Corporate governance is the set of processes, customs, policies, laws, and institutions affecting the way in which a company is directed, administered or controlled. Corporate governance also includes the relationships amongst the various stakeholders involved and the goals for which the corporation is governed. The principal stakeholders are the shareholders, management, and the board of directors. Other stakeholders include employees, customers, creditors, suppliers, regulators, and the community at large.
Corporate governance has emerged as a vital each in India and globally. Expectations of stakeholders are extremely high and the scrutiny by regulators and investors incredibly stringent. As a consequence, Indian corporations are proactively implementing measures for a similar. Going forward, one of the crucial essential challenges for Board members is to construct a foundation of trust with management, the investment community, regulatory agencies and the general public. The stakes are high and the margin for error is low and while recent standards are emerging, one thing stays clear: the responsibility to adopt sound governance practices has been placed squarely on corporate Directors and officers.
My favorite is one from the Harvard Business School. It found that “ethics-based” corporations increased their net income 756 percent – versus just 1 percent for corporations who put profit first. My message today is that principled economic behavior is a long-term investment in the safety of countries. The world cannot afford economic misconduct. Now multinational corporations all over the place to guide the world to globalization’s next frontier – through principled codes of conduct that bolster the rule of law. Not only the letter of the law – not only minimum compliance with some baseline code. But, as an alternative, something that can really make a difference! Principled codes of conduct that answer first to the moral underpinnings that support all law. Principled codes of conduct that set objective, quantifiable standards. Principled codes of conduct that use independent monitoring – and require transparent communication with the general public.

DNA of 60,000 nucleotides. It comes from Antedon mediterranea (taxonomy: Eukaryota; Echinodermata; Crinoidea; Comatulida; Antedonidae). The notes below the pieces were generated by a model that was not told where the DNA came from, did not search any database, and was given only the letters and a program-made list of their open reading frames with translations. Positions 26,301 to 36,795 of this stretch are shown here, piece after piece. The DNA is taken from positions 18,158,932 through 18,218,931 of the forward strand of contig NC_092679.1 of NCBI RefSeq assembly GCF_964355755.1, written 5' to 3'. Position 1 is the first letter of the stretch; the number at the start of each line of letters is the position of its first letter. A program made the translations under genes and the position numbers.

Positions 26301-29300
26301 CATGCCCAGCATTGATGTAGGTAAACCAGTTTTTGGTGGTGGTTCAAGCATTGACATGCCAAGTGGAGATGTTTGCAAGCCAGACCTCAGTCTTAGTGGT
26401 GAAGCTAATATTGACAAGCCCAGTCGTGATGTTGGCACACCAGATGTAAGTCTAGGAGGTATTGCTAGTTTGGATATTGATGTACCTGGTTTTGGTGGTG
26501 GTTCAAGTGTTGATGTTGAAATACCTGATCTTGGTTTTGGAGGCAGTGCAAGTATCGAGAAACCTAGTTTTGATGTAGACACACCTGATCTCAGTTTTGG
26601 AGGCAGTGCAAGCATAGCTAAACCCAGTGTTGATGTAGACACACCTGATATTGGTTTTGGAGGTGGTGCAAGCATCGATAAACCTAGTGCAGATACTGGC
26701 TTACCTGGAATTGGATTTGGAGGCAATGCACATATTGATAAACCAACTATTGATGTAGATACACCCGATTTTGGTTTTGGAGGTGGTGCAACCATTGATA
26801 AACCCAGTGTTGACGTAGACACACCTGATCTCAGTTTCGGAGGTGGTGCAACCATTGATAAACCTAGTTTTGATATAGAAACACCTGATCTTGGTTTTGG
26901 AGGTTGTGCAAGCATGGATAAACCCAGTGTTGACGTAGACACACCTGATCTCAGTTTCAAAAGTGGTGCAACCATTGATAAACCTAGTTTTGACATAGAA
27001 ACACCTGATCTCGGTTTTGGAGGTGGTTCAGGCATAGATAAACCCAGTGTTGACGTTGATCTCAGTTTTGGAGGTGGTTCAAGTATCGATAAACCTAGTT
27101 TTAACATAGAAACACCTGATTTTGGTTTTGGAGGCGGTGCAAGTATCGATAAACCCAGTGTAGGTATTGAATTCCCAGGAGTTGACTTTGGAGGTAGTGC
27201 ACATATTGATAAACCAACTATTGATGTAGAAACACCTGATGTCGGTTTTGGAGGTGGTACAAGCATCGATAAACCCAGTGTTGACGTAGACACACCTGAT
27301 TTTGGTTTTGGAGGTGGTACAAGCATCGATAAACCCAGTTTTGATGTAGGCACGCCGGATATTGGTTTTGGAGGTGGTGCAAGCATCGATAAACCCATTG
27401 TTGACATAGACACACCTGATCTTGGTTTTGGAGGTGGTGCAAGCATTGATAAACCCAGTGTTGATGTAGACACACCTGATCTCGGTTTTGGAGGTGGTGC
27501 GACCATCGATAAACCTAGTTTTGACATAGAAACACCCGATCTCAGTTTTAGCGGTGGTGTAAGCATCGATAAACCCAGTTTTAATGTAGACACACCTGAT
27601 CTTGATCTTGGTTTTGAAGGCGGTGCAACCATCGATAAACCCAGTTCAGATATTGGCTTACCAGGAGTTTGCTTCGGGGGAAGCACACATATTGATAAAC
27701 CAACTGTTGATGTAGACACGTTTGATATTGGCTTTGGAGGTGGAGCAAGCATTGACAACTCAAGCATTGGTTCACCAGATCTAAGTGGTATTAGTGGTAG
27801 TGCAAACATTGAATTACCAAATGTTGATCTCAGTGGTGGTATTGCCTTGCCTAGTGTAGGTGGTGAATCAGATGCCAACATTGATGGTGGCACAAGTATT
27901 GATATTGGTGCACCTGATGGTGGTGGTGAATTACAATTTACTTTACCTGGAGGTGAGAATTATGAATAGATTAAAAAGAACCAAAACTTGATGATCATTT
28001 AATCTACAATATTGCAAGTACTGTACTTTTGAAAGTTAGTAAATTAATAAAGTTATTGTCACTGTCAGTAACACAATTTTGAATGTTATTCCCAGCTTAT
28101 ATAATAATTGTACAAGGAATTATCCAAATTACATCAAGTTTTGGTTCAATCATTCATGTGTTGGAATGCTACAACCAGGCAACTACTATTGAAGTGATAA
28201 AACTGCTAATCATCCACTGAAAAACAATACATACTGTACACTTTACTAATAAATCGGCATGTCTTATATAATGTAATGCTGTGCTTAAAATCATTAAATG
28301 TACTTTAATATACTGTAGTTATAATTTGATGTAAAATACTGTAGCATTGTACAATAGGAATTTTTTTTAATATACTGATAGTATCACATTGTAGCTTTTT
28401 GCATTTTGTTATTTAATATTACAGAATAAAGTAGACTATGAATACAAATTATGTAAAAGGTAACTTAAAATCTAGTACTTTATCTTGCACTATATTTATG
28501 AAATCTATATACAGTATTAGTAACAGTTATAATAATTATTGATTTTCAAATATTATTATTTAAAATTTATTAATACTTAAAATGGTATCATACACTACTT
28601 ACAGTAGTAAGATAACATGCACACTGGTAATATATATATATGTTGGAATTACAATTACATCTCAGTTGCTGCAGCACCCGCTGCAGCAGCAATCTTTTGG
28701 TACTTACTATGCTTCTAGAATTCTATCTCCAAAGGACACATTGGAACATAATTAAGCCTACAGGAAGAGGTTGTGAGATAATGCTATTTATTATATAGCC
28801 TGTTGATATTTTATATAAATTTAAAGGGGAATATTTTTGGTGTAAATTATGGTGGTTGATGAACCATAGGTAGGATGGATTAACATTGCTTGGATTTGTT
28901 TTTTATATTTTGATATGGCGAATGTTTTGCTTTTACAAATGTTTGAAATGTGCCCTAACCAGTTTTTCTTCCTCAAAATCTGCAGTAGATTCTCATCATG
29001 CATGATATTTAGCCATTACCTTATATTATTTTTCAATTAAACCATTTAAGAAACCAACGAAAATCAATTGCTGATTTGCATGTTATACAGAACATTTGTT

Indispensable Principles of Corporate Governance:
o Discipline in operations
o Transparency in dealings and disclosures
o Accountability to shareholders
o Responsibility of company’s motion
o Social Responsibility
o Improving group dynamics and harnessing individual talents
o Enhancing early-warning mechanisms for critical risks
o Mitigating exposure to liability
o Constructing credibility and trust with stakeholders
o Embedding sustainability as a company value
What’s the Satyam fiasco all about?
For me, Satyam’s case is a typical example of fraud which are extremely difficult to detect and stop. The chairman of Satyam diligently hatched a plan to defraud its stakeholders and to achieve advantage to itself.
There may be a sufficient law to take care of this type of economic offences and company governance. In a world environment, principles are essential because rules cannot cover all situations, nevertheless there are following observations that encourages the non compliance in India:
Non compliance is rarely taken seriously by the businesses as there may be minimum penalty for non compliance.
Minimum penalty of few tons of rupees
A lot of the offences for non compliance might be compounded by paying the positive.
The federal government department do have the suitable expertise or manpower to detect the non compliance
The prosecution agency also don’t have the expert who specialize in this type of expertise, hence probably the most of the offender cannot be prosecuted.
Lack of political will
Typical Indian attitude that’s “chalta hai”
Strong punishment i.e. life term for offenders
There needs to be specialised investigating agency and that needs to be allowed to rent the perfect professionals.